Summary: Part 1 of 2: What our response to God should be when life gets messy.
When Your World Falls Apart
Woodlawn Baptist Church
September 10, 2006
Read 2 Samuel 12:16-23.
We can only imagine what a terrible low point this must have been in David’s life. During the course of the previous year, King David has been involved in an adulterous affair, had the husband of the woman murdered, brought the pregnant Bathsheba into his own home, adding her to a growing list of wives. He has suffered the chastisement of Nathan the prophet and has been warned that not only would the sword never depart from his family; verse 14 records Nathan’s prophesy that this child would die. David is a man who has been brought low through guilt, shame and godly rebuke. Imagine knowing that the child he has brought into the world would never live and having to live with that weight. You may never experience the tragedies of David’s life, but we all experience times in our lives when it seems our world is falling apart.
A few years ago Kathy and I were struggling to make ends meet. We had a preschooler and a toddler, and the Christian school for which I was working was barely paying me. I was throwing papers in the morning, and summer was approaching, so we had the hope that my two incomes plus a summer job would get us caught up. However, just as school was about to let out I learned that they weren’t going to be able to pay me for the summer – and our world took a nosedive. We lost our van, ruined our credit, scraped by and wondered why God would allow it all to happen. After all, I was serving Him like mad and sacrificing my future in His service.
Mom works with a man here in town who in one year experience the death of his mother and the death of his four-year old daughter, only then to have his wife divorce him. Even as I tell these stories you can probably think of others, maybe even your own.
Life is filled with terribly trying times: financial, marital, health, work, family and friends to name a few. But what do we do? We can’t prevent the trials of life, but when it seems your world is falling apart there is something you can do. In fact, no matter what the circumstances, I want to give you seven parts of your response to God when your world falls apart around you. We’re not going to have time for all seven of them today, so I’m going to make this a two part message that I’ll finish next Sunday.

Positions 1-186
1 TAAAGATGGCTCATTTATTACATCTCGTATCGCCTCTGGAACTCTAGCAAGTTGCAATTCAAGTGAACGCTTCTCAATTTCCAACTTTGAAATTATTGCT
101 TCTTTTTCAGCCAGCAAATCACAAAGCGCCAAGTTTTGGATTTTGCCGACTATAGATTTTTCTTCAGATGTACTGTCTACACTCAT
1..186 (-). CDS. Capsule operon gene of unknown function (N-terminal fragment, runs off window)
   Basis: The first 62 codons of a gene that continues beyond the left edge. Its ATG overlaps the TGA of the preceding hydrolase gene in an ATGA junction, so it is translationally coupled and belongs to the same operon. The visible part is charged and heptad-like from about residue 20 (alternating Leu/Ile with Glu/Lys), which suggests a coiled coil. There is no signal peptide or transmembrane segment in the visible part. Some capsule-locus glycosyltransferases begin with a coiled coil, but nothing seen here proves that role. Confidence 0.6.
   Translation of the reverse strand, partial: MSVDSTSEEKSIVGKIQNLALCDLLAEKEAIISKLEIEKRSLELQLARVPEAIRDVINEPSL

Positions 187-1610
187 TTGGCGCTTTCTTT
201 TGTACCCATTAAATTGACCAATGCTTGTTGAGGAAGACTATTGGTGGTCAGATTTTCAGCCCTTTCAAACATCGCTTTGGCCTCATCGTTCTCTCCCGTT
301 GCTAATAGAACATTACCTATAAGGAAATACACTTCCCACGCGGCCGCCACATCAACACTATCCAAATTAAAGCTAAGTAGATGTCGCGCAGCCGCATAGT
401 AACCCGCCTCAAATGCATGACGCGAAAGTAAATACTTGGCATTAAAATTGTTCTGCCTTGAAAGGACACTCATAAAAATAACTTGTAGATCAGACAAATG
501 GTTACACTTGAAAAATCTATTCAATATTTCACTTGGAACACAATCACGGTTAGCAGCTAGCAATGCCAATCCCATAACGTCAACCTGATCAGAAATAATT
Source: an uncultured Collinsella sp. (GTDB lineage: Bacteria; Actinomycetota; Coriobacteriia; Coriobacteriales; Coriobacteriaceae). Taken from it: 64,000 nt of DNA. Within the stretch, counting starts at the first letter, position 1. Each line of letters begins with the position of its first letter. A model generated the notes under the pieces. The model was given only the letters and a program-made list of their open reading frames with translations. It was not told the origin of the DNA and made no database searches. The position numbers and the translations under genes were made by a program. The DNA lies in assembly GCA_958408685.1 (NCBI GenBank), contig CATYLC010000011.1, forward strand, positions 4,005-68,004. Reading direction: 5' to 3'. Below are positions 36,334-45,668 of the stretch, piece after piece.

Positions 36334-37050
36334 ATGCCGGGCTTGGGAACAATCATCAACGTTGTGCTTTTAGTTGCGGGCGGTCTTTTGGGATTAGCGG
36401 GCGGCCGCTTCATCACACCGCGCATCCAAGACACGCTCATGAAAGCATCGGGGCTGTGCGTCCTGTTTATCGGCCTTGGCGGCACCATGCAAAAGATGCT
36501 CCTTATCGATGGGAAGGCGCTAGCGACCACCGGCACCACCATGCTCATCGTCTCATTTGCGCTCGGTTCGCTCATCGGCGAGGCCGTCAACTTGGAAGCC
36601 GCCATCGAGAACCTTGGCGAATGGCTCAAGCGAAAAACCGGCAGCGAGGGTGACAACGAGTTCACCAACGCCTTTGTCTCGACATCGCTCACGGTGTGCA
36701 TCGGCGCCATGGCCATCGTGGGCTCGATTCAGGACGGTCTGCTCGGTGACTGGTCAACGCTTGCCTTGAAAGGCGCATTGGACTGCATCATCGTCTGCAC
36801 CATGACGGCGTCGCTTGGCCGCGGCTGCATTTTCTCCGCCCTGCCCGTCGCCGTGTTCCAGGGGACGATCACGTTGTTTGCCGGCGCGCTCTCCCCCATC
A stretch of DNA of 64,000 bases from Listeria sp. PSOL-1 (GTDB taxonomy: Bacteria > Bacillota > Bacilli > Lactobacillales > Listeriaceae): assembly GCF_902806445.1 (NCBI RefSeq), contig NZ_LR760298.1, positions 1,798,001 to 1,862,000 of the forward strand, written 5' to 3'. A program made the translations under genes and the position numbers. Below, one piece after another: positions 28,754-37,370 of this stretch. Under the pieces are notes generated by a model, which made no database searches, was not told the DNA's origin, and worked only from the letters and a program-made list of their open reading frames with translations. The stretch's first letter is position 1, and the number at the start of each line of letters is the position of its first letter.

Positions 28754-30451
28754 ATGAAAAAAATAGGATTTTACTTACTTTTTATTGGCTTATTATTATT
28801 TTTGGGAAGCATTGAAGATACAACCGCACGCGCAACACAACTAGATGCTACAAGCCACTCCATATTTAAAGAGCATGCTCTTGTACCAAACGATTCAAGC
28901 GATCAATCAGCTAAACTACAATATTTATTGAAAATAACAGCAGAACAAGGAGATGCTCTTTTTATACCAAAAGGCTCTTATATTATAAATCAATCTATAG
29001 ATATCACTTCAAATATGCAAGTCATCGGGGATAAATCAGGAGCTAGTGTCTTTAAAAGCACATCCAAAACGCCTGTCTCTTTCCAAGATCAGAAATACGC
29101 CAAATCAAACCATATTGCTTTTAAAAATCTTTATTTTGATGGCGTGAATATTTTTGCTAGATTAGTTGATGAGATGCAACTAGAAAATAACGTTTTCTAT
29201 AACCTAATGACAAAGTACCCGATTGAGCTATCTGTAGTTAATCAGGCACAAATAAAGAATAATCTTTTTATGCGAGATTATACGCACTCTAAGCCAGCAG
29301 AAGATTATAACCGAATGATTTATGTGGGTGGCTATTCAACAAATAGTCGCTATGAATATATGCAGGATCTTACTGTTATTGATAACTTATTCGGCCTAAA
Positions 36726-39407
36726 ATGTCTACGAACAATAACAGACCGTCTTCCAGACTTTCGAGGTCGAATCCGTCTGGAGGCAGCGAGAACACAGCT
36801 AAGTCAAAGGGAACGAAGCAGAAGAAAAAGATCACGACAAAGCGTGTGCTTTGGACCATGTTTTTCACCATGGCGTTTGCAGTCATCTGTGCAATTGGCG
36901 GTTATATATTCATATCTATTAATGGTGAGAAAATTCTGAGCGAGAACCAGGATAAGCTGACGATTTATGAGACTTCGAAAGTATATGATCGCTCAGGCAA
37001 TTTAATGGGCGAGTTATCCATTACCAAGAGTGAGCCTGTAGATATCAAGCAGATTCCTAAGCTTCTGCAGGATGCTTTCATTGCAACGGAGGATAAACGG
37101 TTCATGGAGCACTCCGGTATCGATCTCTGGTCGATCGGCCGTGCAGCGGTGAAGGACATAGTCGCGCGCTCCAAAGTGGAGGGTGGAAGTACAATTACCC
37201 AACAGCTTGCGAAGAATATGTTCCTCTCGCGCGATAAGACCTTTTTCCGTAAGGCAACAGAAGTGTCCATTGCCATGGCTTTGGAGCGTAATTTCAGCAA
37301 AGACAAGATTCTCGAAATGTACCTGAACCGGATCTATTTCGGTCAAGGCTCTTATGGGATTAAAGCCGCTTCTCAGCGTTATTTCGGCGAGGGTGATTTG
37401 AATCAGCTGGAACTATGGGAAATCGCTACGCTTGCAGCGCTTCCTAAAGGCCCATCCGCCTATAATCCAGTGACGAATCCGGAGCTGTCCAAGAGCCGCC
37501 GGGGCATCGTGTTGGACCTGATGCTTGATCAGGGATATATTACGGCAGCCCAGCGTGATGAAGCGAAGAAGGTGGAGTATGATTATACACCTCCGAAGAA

So often when everything goes awry the first thing we do is panic, get frantic, start worrying, fretting and making ourselves sick, but David gives us an example to follow. When the Lord struck the child with illness David turned to the Lord. Rather than losing his head, he remembered God.
There are two things you need to remember. First, when your world falls apart, you need to remember that it’s not your world. We know the Scripture says that “the earth is the Lord’s…” but we fail to remember that this means the good and the bad. When Job’s world fell apart, he kept things in their right perspective. He said in Job 1:21 & 2:10,
“Naked I came from my mother’s womb. And naked shall I return there. The Lord gave, and the Lord has taken away; blessed be the name of the Lord…Shall we indeed accept good from God, and shall we not accept adversity?”
So remember that your world isn’t your world at all – it is God’s, and as such we must be willing to accept whatever comes our way.
Second, remember that your life is not your own. We might acknowledge that the world belongs to God, but we still feel a certain amount of injustice when the world falls apart around us. Somehow we feel slighted, or like God let us down. What we’re really claiming is that we have the right to certain things and the right not to experience certain things. But our lives belong to God. If you’re a child of God “you were bought with a price.” Your life doesn’t belong to you any more!
A clay pot sitting in the sun will always be a clay pot. It has to go through the white heat of the furnace to become porcelain. Part of the cost of discipleship is a daily dying, and perhaps the primary way God works to kill the old natural man in us is to drag him through the white-hot fires of trouble and difficulty. I don’t like it – I can kick against the goads so to speak, but in the end I must remember that my world and even my very life belong to the Lord God above.